Throwback Thursday – Some Random Thoughts on the Last Day (?) of STC #skpoli

Yesterday was the last day of the Saskatchewan Transportation Company which was shuttered as part of the Sask Party’s extreme cuts in their last budget.

Founded in 1946 by Tommy Douglas’ CCF government as a way to connect and serve a widely distributed and (at the time) mostly rural province, STC hit highs for ridership in the 1980’s before entering a slow decline.

At the time of the Sask Party budget, it was widely reported that only 2 of 27 STC routes were profitable (although there is an equally strong argument that profitability should be a secondary consideration for a valuable public service, just as we don’t expect healthcare, education, libraries, highways and other public services to generate profits.)

This quote from the Minister in charge at the launch of STC reinforces that point:

[STC] will provide employment for Saskatchewan citizens and give the province an efficient bus system operated not for financial profit, but for the good of the whole people.

The company grew and expanded over the years to over 400 stops at one point and even into vacation charters (who knew?)

In 1979, STC began offering escorted vacation tours to such places as Disneyland, Vegas, Florida, Texas and the Maritimes. Those are the glory days to which Kinzel often returns when he talks so passionately about STC.

But now, STC is gone – likely more for ideological reasons as any small financial savings to the government (the government subsidized STC at a cost of between $12-18 million per year depending on whose figure you’re using.  But the main point is that it’s around $1-$1.50 per month for every citizen of the province.)  Tellingly, STC was cut completely with no financial analysis or audit of value received being conducted.

To me, this is no different than the ideological cuts to the Film Tax Credit or the more recent cuts to public libraries.

As they did with library cuts, the government is also cherry picking and framing statistics to bolster their argument – often referring to the “per ride” subsidy (which may sound high at $94/rider) but not thinking of how low the shared cost is to provide a valuable public service that helps cancer patients, the elderly, children, students, non-drivers, business people, farmers and many others.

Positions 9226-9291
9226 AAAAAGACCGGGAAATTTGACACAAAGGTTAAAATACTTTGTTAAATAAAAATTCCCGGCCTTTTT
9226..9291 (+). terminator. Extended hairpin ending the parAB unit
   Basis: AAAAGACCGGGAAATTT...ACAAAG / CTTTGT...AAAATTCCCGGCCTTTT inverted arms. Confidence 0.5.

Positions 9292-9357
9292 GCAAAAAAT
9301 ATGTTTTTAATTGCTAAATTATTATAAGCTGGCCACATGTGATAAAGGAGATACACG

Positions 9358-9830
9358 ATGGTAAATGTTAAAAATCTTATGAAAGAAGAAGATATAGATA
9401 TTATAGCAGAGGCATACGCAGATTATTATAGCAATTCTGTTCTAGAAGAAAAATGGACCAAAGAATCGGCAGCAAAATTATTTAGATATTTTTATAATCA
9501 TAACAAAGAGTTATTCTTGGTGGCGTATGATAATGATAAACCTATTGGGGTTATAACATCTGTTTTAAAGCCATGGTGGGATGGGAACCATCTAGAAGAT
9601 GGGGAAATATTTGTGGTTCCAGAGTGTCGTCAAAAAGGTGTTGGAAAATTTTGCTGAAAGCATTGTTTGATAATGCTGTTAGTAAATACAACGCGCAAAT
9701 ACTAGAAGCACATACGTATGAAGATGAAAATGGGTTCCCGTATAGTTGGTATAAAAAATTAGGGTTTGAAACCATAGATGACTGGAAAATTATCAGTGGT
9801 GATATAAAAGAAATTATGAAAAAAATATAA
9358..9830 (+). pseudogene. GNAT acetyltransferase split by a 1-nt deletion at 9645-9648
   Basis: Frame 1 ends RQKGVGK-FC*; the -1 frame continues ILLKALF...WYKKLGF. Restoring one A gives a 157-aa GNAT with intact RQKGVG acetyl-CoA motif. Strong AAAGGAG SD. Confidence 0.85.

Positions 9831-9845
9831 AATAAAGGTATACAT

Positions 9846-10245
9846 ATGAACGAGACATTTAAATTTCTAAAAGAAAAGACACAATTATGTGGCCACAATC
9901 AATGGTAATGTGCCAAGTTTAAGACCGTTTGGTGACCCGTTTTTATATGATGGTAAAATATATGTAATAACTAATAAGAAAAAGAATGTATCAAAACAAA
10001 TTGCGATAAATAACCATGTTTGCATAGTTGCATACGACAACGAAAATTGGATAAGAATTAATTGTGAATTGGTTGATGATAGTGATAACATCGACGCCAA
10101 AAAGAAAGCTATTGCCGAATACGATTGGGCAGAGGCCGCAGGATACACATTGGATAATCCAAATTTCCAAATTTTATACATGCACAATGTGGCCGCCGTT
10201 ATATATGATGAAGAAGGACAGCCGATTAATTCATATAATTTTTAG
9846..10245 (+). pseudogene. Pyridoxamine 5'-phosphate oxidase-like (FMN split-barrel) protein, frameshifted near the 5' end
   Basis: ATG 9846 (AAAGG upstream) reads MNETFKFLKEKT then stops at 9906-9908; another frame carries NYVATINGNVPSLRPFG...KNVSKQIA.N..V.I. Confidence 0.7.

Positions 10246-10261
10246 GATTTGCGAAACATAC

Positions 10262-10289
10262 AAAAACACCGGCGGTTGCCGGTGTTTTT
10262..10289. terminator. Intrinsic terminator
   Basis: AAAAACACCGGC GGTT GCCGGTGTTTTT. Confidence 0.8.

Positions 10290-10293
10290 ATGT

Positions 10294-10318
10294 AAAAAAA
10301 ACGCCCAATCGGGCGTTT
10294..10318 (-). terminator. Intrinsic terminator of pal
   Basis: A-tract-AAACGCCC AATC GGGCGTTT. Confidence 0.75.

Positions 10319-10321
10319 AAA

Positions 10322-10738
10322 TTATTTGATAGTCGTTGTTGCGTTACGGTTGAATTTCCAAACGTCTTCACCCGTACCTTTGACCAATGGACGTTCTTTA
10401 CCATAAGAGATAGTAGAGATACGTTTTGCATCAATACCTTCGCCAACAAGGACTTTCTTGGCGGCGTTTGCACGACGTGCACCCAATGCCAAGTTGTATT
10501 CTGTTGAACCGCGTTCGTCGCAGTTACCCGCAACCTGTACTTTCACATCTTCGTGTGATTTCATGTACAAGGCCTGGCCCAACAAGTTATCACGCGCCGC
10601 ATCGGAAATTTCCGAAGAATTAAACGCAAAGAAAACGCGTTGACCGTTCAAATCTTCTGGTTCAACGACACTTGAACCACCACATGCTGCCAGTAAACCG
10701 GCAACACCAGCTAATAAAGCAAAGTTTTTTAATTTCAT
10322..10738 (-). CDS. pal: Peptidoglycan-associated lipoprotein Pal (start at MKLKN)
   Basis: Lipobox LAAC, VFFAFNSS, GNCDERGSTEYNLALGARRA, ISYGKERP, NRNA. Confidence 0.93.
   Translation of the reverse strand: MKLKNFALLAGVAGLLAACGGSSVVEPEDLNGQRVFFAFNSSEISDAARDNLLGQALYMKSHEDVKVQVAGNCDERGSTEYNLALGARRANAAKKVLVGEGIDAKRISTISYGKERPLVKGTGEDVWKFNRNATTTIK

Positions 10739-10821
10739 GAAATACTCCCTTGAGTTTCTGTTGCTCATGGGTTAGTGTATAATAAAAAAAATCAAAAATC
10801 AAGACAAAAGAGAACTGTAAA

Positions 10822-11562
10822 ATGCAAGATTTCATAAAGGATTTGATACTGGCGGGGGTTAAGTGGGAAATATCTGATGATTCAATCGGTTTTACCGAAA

When I broke my leg a few years ago, I’m sure there was a subsidy greater than $94 for the doctor visit, x-rays, and cast I received.  But that’s part of the deal of why we pay taxes for the common good – so every individual will benefit overall and in many ways that they don’t realise or that will save on other higher costs down the road. (Wouldn’t most non-STC users still be happy to know that farmers can get parts in a timely and inexpensive fashion?  Or that cancer patients can easily get to the city for treatment?  Or that University students can get home to visit their parents on occasion?)

Another way the government framed this as a prudent decision was focusing on the dropping ridership and the “per rider” subsidy but often neglecting to mention the freight operations of STC which were actually profitable.

One small piece of good news (and the reason I used a question mark in the title of this post) is that Interim NDP Leader, Trent Wotherspoon, held a press conference at the STC Depot on the bus company’s last day of operations and committed that a future NDP government would restore bus service to the province.

Our family weren’t regular users of STC but we were happy to know it was there when we needed it – mostly to transport us to Weyburn to my wife’s parents when our schedules would otherwise mean taking two vehicles.  Or if I had a work meeting in Saskatoon, STC was often a good option which allowed me to work and read on the bus rather than focusing on the road.  I’ve also used their freight services in both my personal and professional lives.

Here are a few shots I found in my photos of our STC experiences…

Filling out a luggage tag…

Getting ready for a ride on mommy’s lap

STC was modernizing their fleet in many ways and I’m still confused why the government decided to shut it down completely instead of streamlining and improving service.  

(Oh wait, maybe because the Sask Party thinks that shifty party buses that let guests piss on the Legislature are a better option???)

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